Kyokushin Karate Club
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Literally translated, the word karate means 'empty hand', emphasising the fact that karate is indeed a form of unarmed combat
.The roots of karate as we know it today have been traced back many hundreds , even thousands, of years. Much of the early
development is credited to India and the monk Bodhidharma. Karate as we know it today is widely thought to have largely
developed in China, filtering eventually to Japan through the Ryukyu Islands, Okinawa in particular.
Karate was first introduced into Japan in the early 20th century by Master Gichin Funakoshi (right), from Okinawa. Unarmed
combat systems were practiced in Japan previously, practically every country in Asia had simultaneously developed unarmed
fighting systems independently, but this was the first time Karate as we more or less know it today had been introduced to
mainland Japan. This was a primarily defensive art, consisting of many katas (pre-set patterns of movements), with an
accompanying philosophy that was, and still is, inseparable from the physical art. Sensei Funakoshi is said to have been
very strict in insisting that his students never use their art against untrained fighters, even in self-defence.
The peaceful philosophy of the art can be noted in the fact that all the katas begin with a blocking action,
and never a strike (there may be some exceptions to this in higher graded katas or derivative styles but as a rule is
In time, inevitably, many of Funakoshi Sensei's top students left to form their own schools or 'ryus', and also more different established styles of karate had already followed from Okinawa into Japan, such as Goju Ryu and Shotokai. The name of Funakoshi Sensei's dojo was the Shoto-kan, and this name was adopted as the name of the karate 'ryu' that he brought to Japan. The different styles of karate placed different emphasis on different aspects of training, but all were considered to be traditional, and all had traditional roots. Some schools trained more towards strength, others had rigidity in their moves whilst others flowed, some regarded speed as primary, but they all encompassed parts of eachother, albeit at differing levels. Ultimately, karate training consisted (and still does) of working within a hierarchy based on grade primarily, learning blocking movements, punches and strikes with open hands, kicks, and kata, the applications of which incorporate grabs, locks and throws also. Eventually, by the mid-1960s, karate spread to the west in it's varying styles, courtesy of various senseis coming out of Japan, Enoeda, Kanazawa, Suzuki, and our own senseis Boulton and Arneil, to name only a few.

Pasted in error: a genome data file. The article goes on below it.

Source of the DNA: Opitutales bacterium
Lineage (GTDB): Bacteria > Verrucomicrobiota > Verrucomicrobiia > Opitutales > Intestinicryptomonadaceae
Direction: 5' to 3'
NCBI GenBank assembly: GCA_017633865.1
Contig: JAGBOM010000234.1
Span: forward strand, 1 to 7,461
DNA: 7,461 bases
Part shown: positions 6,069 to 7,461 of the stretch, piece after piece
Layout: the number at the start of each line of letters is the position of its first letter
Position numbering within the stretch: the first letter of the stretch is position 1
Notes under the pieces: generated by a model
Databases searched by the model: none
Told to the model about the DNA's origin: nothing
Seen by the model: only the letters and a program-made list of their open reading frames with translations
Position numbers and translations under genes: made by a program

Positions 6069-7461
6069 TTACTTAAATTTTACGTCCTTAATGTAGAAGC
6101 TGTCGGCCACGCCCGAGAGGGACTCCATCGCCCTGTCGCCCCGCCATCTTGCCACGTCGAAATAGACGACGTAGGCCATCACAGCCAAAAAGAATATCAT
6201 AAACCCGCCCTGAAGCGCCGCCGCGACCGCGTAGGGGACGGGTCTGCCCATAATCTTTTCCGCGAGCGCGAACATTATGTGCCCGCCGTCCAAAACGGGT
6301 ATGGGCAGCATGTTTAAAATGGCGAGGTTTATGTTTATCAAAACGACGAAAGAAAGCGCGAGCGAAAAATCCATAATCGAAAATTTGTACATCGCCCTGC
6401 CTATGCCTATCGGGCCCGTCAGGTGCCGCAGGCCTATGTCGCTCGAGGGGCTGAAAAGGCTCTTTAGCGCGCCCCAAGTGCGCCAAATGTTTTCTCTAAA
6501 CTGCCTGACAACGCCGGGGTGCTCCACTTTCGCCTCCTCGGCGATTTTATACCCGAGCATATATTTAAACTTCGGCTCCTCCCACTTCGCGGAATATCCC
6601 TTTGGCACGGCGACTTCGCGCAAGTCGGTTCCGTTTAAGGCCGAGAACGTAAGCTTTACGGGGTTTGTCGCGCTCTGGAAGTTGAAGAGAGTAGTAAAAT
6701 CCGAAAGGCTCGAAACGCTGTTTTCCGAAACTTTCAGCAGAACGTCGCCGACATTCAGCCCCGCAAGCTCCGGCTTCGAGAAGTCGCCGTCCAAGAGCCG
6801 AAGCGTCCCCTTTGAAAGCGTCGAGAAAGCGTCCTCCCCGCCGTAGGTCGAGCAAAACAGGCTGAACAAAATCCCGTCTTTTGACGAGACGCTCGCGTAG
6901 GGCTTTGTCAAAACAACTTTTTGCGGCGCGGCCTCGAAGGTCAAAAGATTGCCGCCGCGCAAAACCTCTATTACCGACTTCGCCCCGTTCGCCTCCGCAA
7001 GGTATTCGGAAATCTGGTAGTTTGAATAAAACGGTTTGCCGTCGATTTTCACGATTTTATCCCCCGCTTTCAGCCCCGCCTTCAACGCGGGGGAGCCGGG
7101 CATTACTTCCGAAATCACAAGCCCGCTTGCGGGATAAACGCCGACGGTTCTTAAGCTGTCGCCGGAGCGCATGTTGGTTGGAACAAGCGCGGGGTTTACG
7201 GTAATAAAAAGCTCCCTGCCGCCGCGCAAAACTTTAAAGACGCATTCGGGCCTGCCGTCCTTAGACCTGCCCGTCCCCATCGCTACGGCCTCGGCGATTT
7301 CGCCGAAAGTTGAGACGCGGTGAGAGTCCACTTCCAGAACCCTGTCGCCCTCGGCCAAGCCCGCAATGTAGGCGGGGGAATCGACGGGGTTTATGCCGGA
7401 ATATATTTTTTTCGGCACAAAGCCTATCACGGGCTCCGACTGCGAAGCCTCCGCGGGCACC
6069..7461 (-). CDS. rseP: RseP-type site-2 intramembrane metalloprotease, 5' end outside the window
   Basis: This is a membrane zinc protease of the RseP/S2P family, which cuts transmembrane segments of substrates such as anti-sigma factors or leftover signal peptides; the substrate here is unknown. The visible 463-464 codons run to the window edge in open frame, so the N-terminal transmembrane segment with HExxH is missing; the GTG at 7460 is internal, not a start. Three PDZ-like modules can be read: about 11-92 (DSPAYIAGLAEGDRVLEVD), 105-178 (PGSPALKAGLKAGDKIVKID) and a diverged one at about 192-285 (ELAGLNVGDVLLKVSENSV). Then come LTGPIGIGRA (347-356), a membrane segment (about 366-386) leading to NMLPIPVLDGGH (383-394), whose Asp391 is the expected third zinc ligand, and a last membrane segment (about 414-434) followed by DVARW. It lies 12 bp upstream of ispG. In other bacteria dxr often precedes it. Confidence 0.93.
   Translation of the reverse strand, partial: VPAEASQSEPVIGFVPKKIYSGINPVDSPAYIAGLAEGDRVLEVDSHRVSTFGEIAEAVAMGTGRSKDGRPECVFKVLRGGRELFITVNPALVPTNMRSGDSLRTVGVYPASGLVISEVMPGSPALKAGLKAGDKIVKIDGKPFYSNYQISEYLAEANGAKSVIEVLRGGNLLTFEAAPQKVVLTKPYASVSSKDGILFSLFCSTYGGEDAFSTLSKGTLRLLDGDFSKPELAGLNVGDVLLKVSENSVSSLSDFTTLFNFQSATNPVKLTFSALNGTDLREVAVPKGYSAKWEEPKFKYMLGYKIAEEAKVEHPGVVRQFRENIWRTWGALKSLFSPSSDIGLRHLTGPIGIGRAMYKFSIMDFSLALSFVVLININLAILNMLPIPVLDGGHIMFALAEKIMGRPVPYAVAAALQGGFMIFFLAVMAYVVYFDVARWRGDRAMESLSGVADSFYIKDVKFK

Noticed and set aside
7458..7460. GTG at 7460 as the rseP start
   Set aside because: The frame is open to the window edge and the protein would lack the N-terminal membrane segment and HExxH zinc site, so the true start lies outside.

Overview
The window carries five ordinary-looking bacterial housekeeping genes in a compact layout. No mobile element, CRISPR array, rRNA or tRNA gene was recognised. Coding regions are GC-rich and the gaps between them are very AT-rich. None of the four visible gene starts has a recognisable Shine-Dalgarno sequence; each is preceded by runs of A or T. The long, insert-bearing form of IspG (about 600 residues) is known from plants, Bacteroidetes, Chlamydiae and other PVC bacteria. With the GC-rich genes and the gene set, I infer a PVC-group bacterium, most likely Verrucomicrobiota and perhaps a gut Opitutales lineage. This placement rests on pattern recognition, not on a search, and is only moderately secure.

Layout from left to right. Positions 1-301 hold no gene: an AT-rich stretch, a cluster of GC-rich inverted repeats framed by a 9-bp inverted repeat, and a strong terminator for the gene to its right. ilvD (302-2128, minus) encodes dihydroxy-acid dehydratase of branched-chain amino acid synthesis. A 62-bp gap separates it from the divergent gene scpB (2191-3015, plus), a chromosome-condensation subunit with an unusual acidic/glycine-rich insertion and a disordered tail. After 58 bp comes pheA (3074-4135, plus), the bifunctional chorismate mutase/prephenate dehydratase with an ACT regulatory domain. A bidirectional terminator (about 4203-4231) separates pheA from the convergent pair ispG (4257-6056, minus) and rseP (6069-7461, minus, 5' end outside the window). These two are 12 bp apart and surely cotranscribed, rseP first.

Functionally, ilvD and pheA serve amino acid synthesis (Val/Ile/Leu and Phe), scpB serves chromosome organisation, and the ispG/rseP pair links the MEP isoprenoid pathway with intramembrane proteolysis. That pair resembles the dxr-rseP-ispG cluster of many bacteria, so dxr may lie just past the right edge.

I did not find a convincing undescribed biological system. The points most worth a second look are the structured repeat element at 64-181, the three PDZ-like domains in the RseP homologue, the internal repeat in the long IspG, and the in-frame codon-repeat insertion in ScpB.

It may be fair to say that in recent years traditional karate has suffered something of an image problem, brought about largely by the commercial marketing of other martial arts and the claims of some of their instructors. There is often no etiquette other than westernised 'student creeds'. Modern martial arts magazines, produced primarily to make money, carry articles using spun terms like 'cross-training', as though the concept were a new phenomenom. In reality, the 'old-school' karate masters (and masters of other martial arts) cross-trained as a matter of course, and very little fuss was made about it as seems to be today. Our own Kyokushin founder, Sosai Mas Oyama held a 4th Dan grade in judo, and Hanshi Steve Arneil (9th Dan) had a 1st Dan grade in judo before he began his serious study of karate. Visiting the dojos of other martial arts masters was commonplace and considered a courtesy, the difference being perhaps that whilst senior students then would train and visit other styles, they would remain usually with their Sensei or teacher as a base, and wouldn't usually deviate until reaching a relatively high level in their first chosen art. Today, novice martial artists can be easily confused by the seemingly infinite number of 'different' styles on offer, though sadly very often the only thing unique about the style is the name. Karate is still very popular and is a good, traditional martial art with a huge amount to offer those prepared to commit to the training.